Resistance to antibiotics is rising worldwide, threatening gains made over the past seventy years in reducing the burden of infectious disease. ProMED has reported news related to antimicrobial resistance (AMR) throughout its 23-year history. In the past month, we've posted several that illustrate the challenges. Here are three I found particularly interesting.
In an extended genetic analysis of 1,777 Klebsiella samples taken from patients at the 2,000-bed Houston Methodist hospital system between 2011 and 2015, a strain of antibiotic resistant Klebsiella pneumoniae was found to cause more infections than one that has been well-studied. (See ProMED Archive Number: 20170522.5055025.) Klebsiella pneumoniae causes infections - including outbreaks in health care settings worldwide - that are increasingly difficult to treat because many strains are resistant to multiple antibiotics. The researchers found that the strain that caused the plurality of infections in the hospital patients studied was as virulent as pandemic CG258 strains, leading them to hypothesize the emergence of an especially successful clonal group of antibiotic-resistant K. pneumoniae.
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Research into the multi-drug resistant fungus Candida auris was detailed in another post. (See ProMED Archive Number: 20170520.5050111.) Since the CDC released a clinical alert about the emerging fungus in June 2016, 77 clinical cases have been reported. Subsequent screening of close contacts of these patients identified an additional 45. Patients' rooms were environmentally tested and C. auris was identified from mattresses, furniture, surfaces, and infusion pumps, indicating environmental contamination; the fungus was not isolated from rooms after thorough cleaning with disinfectant.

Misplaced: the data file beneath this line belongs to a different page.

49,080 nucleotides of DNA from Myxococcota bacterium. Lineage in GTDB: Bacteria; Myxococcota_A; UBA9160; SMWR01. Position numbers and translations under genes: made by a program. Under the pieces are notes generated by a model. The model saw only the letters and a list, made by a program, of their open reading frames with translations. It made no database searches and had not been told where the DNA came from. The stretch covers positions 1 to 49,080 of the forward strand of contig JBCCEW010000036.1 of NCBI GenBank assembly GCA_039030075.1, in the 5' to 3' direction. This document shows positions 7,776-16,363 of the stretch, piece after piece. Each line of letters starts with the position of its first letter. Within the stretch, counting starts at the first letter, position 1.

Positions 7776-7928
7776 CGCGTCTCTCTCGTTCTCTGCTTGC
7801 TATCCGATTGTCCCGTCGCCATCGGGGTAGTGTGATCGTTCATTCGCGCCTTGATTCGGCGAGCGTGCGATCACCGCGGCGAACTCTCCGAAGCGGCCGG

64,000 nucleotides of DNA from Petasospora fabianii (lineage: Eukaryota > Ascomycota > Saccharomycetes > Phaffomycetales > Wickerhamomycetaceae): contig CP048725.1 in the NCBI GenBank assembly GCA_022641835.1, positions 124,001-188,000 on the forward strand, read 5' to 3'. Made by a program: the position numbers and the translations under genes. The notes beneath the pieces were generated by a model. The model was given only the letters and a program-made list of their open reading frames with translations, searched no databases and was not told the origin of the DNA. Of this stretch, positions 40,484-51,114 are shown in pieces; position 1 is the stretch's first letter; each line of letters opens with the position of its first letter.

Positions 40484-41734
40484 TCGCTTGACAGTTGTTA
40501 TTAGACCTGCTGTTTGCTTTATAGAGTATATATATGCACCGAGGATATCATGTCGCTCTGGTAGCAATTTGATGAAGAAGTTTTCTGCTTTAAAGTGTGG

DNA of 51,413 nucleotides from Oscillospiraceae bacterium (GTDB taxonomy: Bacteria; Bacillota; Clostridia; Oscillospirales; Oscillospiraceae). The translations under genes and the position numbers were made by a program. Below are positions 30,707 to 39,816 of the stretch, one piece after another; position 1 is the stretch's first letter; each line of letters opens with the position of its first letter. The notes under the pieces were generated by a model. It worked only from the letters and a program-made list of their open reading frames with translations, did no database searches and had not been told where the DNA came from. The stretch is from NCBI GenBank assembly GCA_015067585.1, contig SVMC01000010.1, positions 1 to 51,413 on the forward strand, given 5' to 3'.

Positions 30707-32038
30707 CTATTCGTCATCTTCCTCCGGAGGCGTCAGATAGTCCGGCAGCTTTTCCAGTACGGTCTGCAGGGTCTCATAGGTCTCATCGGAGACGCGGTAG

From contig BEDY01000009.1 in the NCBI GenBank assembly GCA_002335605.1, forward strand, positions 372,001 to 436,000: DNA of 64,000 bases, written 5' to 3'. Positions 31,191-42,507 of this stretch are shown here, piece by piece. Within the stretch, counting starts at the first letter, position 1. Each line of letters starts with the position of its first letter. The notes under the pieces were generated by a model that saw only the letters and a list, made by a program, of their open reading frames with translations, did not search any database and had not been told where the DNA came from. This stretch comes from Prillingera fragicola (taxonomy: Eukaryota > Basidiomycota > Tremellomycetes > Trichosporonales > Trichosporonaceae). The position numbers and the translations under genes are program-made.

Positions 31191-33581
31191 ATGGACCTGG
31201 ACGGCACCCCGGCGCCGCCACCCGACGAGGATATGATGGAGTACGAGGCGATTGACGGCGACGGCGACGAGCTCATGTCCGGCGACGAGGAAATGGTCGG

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In Kenya, lack of sanitation, poor lab capability, and inadequate disease surveillance are enabling the spread of the H58 strain of Salmonella Typhi, which is multidrug resistant. (See ProMED Archive Number: 20170430.5005152.) The traditional first-line drugs commonly used to treat acute typhoid continue to be prescribed, but since the 1970s, S. Typhi strains have emerged that are resistant to these antimicrobials, leaving costlier second and third generation drugs as the only alternatives. This added expense increases the burden on already strapped health systems.
Incomes are expanding in low-resource countries and the accompanying increase in the use of antibiotics is saving lives. But, while it continues to be true that lack of access to these medications kills more people than does antibiotic resistance, the availability of antibiotics is not a responsible substitute for public health.
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